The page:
Chelsea prevailed 3-2 when hosting Arsenal at Stamford Bridge back in August and enjoyed a pretty smooth passage through to the last four of this competition. The Blues dropped just two points in their group, before easing past Malmo, Dynamo Kiev and Slavia Prague with few hiccups. However, Maurizio Sarri’s men were pushed all the way to penalties by Eintracht Frankfurt following a couple of 1-1 draws.
It was fitting that talismanic playmaker Eden Hazard netted the deciding spot-kick in London, because the Blues look ever-more reliable on the Belgium star for moments of magic.
Sarri insisted: “We were in trouble three months ago and, here in England, if you’re in trouble, the level of opponents is very high and it’s not easy to overcome difficulties. We were able to do it. So now we deserve to win a trophy.” Frankfurt manager Adi Hutter gave an insight into how the Blues can still look shaky when the going gets tough, though. He commented: “The Chelsea players were anxious, shouting at each other, and the Chelsea fans were nervous.”
The Blues are hoping that N’Golo Kante will be ready for the Final, with Sarri stating that the French midfielder needs a couple of weeks’ rest to recover from a thigh injury.
Antonio Rudiger is definitely ruled out after undergoing knee surgery, as is Callum Hudson-Odoi following Achilles surgery. Ruben Loftus-Cheek will likely get the nod in midfield over Mateo Kovacic, providing the England international is fit.
Sarri faces a big call on whether to start Olivier Giroud or Gonzalo Higuain up front, though the former should get the nod given that he is the Europa League’s joint-top scorer with 10 goals.
Arsenal have also shown plenty of frailties this season, particularly away from home, but facing familiar foes in a neutral venue in Baku shouldn’t hold any fears for them here. Emery seemed reluctant to play Aubameyang and Lacazette together in the early stages of the season, but they have subsequently been allowed to forge a lethal strike partnership.
Like Chelsea, the Gunners also cruised through the pool stage with five wins and a draw, but they then had to survive a couple of scares in the knockout rounds. Arsenal had to overcome first-leg deficits against both BATE Borisov and Rennes, before really clicking into top gear from the quarter-finals onwards. Emery’s men beat a high-class Napoli side 3-0 on aggregate and then enjoyed impressive 3-1 and 4-2 victories versus Valencia, with Aubameyang and Lacazette sharing their last eight goals.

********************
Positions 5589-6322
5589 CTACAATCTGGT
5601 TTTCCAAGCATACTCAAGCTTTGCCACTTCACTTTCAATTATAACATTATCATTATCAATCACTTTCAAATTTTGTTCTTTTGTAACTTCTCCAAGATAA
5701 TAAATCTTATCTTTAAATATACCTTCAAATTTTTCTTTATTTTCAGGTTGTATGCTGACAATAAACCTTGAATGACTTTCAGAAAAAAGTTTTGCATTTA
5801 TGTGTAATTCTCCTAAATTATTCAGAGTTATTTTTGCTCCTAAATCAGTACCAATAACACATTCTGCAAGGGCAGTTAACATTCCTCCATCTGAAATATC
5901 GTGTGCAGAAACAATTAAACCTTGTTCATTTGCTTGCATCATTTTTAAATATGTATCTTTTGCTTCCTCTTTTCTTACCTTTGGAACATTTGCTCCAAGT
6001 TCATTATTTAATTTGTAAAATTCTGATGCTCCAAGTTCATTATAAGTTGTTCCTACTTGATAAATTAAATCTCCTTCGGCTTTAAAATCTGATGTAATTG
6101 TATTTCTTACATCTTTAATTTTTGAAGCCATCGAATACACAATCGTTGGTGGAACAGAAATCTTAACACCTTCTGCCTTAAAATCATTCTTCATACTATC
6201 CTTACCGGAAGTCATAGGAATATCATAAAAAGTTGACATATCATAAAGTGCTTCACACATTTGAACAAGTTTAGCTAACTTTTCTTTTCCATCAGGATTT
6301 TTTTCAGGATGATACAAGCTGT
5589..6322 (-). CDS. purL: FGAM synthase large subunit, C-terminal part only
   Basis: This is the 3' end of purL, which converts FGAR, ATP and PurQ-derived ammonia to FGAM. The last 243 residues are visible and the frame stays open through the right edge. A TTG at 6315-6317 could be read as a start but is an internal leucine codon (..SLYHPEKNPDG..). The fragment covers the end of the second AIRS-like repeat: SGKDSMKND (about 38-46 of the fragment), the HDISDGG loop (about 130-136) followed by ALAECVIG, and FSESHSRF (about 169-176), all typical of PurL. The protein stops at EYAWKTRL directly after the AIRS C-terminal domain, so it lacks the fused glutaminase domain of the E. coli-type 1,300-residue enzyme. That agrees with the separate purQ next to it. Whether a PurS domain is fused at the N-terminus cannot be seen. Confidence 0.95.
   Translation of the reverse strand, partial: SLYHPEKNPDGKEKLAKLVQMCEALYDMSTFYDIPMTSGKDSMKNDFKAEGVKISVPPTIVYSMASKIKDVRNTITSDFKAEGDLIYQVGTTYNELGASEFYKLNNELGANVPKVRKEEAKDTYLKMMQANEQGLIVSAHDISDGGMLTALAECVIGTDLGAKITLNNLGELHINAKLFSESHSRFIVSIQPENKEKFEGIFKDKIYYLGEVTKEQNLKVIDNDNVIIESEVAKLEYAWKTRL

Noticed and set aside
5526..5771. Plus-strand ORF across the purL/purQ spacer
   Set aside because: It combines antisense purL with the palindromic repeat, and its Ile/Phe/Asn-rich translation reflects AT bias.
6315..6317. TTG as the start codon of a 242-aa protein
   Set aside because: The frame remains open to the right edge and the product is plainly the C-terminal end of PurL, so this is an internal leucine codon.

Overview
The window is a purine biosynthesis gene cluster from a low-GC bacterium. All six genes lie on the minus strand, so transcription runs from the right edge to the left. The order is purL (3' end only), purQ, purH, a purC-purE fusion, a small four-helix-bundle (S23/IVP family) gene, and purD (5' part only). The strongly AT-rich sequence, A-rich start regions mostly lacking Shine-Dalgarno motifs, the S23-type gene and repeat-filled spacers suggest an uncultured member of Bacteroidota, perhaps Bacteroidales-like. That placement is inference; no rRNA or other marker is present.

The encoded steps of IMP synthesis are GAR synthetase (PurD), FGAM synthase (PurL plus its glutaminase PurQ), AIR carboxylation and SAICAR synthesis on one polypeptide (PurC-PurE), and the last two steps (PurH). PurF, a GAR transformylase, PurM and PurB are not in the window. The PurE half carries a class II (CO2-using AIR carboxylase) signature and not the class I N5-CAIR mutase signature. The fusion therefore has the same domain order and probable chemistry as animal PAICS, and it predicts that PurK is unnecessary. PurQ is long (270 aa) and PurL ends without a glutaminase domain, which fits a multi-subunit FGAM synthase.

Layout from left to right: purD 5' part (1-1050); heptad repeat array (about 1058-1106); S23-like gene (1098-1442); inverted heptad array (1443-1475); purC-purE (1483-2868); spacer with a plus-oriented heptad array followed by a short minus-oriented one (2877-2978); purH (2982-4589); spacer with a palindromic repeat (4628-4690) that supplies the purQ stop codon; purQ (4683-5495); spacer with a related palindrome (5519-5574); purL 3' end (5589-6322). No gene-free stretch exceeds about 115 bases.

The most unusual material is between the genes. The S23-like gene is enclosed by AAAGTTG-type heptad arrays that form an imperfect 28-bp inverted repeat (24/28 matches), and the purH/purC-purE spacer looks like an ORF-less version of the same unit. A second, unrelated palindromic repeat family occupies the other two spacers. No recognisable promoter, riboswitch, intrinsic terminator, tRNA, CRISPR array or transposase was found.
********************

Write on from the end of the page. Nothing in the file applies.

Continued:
Few teams come away from big matches at the Mestalla with anything to show for their efforts, but Arsenal were awesome in tearing apart Emery’s former club. The manager hailed his front pair as “amazing” after that display, also praising their willingness to work hard when Valencia had the ball.
Emery added: “I think we showed everybody our character, and also our capacity to be together and struggle in some moments defensively, but also having good moments in attack. “Against Valencia, not one team this year has scored four goals against them. Only one time, against Atletico Madrid, have they conceded three goals and we did that last week. “It’s a very good team, a difficult team, and we showed we can do that.”
Emery has the experience of leading Sevilla to a hat-trick of Europa League triumphs, while Arsenal can also take heart from a 2-0 defeat of Chelsea at Emirates Stadium in mid-January.
Aaron Ramsey will not have the chance to sign off in style, with the Juventus-bound midfielder ruled out with a thigh injury.
Hector Bellerin (knee), Rob Holding (knee), Danny Welbeck (ankle) and Denis Suarez (groin) are all out as well.
There is better news for Gunners fans with Petr Cech fit for the last game of his professional career – a fitting end for the goalkeeper, considering it comes against his former club.
Chelsea and Arsenal make the journey east from London to Baku’s Olympic Stadium, where they have both previously won against local champions Qarabağ, to contest the first major European club competition final between two English clubs in 11 years, and only the third in UEFA history.
• It is the third UEFA Europa League final between clubs from the same nation, the first having brought Portugal’s Porto a 1-0 win in Dublin against Braga in 2011 before Atlético Madrid defeated Athletic Club 3-0 in an all-Spanish encounter in Bucharest 12 months later.
• Chelsea are unbeaten in their 14 UEFA Europa League matches this term (W11 D3). They dominated Group L in the autumn before eliminating Malmö, Dynamo Kyiv, Slavia Praha and, on penalties, Eintracht Frankfurt to reach the final.
• Arsenal arrive in Azerbaijan on a five-match winning run in the competition. They cruised through to the knockout phase from Group E, dropping just two points and qualifying with two games to spare, but they had a scare in both the round of 32 and round of 16 against BATE Borisov and Rennes respectively before winning home and away in both the quarter-final against Napoli and the semi-final against Valencia.
• While Chelsea have already secured a berth in the 2019/20 UEFA Champions League group stage by finishing third in the Premier League, Arsenal’s fifth-place finish means they will qualify for next season’s UEFA Champions League only with victory in Baku.
Chelsea 2-1 Arsenal
It is difficult to separate the sides heading into the final, though Chelsea’s strong run-in, coupled with Arsenal’s collapse in League form, should make the Blues slight favourites.
While Arsenal’s front line is a match for anyone, their defence has struggled time and again this season – and that will give Sarri’s side the edge if Hazard is anywhere near his best form.
Emery is a strong European tactician, but the Gunners’ end-of-season slump means he needs a number of players to regain form against a Chelsea side who found their stride at the perfect time.